A friend once told me, “There is a time when you have to decide to fish or cut bait.” To translate into plain English, you can work hard to develop a great plan of action but at some point you have to decide whether to act on it or not.
Many times we play down the importance of commitment. We assume that once we have laid out a plan of action, no further decision is necessary. Unfortunately, there are numerous lists of personal resolutions, to do lists, and strategic plans that sit in notebooks or in desk drawers and are forgotten.
Commitment is the covenant step. This is the point when we count the cost. We know ourselves well so we might ask, “What might I do that would get in the way of accomplishing this? How can I avoid those barriers?” We know our contexts, too, so we might consider, “What are potential changes in circumstances that might hinder my doing this? Are there ways that I can go ahead and address those?”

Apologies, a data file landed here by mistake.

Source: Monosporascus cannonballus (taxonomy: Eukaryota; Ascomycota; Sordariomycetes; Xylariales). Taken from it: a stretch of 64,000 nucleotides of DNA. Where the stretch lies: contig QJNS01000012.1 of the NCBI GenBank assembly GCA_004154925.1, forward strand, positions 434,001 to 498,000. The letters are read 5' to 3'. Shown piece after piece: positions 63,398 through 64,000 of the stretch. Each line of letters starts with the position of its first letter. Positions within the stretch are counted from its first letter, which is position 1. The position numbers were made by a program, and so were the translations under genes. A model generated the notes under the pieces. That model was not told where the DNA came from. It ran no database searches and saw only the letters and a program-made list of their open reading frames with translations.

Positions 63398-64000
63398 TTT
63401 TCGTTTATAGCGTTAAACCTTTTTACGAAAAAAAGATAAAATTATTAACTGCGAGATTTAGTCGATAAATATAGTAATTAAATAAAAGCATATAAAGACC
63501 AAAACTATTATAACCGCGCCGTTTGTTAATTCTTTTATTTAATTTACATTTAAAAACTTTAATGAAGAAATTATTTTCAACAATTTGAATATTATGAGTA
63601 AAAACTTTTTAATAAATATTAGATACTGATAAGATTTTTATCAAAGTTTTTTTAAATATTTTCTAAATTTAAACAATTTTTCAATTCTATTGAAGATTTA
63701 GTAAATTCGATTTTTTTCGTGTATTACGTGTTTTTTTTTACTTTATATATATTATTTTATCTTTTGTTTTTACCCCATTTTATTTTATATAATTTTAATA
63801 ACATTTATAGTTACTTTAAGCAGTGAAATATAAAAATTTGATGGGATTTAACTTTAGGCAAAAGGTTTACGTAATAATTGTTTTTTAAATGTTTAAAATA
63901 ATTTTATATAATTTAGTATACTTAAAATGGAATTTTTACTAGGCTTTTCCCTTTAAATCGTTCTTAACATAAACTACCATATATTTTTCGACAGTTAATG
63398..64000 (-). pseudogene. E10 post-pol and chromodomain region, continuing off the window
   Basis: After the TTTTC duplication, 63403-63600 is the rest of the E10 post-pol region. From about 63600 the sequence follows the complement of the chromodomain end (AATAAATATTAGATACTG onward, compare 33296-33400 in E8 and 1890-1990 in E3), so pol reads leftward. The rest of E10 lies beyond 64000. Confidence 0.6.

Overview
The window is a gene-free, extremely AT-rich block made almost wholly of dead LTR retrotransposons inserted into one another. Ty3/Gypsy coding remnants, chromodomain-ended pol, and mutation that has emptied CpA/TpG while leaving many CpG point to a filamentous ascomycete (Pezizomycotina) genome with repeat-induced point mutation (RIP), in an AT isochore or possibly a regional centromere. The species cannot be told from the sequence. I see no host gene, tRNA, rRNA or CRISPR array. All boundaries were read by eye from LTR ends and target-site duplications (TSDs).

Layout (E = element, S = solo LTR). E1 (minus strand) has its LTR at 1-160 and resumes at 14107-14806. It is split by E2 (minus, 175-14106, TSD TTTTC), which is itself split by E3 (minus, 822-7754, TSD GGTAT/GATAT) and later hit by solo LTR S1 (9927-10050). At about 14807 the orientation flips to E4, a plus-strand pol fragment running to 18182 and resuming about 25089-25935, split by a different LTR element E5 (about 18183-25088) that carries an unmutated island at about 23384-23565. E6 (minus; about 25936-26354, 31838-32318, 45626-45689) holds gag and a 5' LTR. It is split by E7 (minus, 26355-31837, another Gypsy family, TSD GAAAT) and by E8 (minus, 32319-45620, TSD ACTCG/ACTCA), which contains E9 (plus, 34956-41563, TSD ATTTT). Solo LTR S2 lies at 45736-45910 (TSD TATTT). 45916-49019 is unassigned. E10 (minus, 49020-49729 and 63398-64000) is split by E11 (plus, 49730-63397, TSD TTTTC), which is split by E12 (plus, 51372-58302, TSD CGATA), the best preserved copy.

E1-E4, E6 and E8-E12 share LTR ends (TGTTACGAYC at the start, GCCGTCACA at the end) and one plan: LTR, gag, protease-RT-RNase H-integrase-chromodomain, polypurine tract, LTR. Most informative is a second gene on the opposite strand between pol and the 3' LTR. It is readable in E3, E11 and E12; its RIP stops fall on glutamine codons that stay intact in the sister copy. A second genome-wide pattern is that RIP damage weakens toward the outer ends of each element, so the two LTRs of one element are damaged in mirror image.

I often ask coaching clients, “On a scale of one to ten, what is your commitment level to this goal?” or “How much time are you willing to put in each week to achieving this goal?” When we get down to the reality of time and effort required to accomplish our goal, it is really “time to fish or cut bait.”
As Jesus said, “No one who puts a hand to the plow and looks back is fit for service in the kingdom of God.” (Luke 9:62, NIV). Count the cost and then decide if you are ready to commit.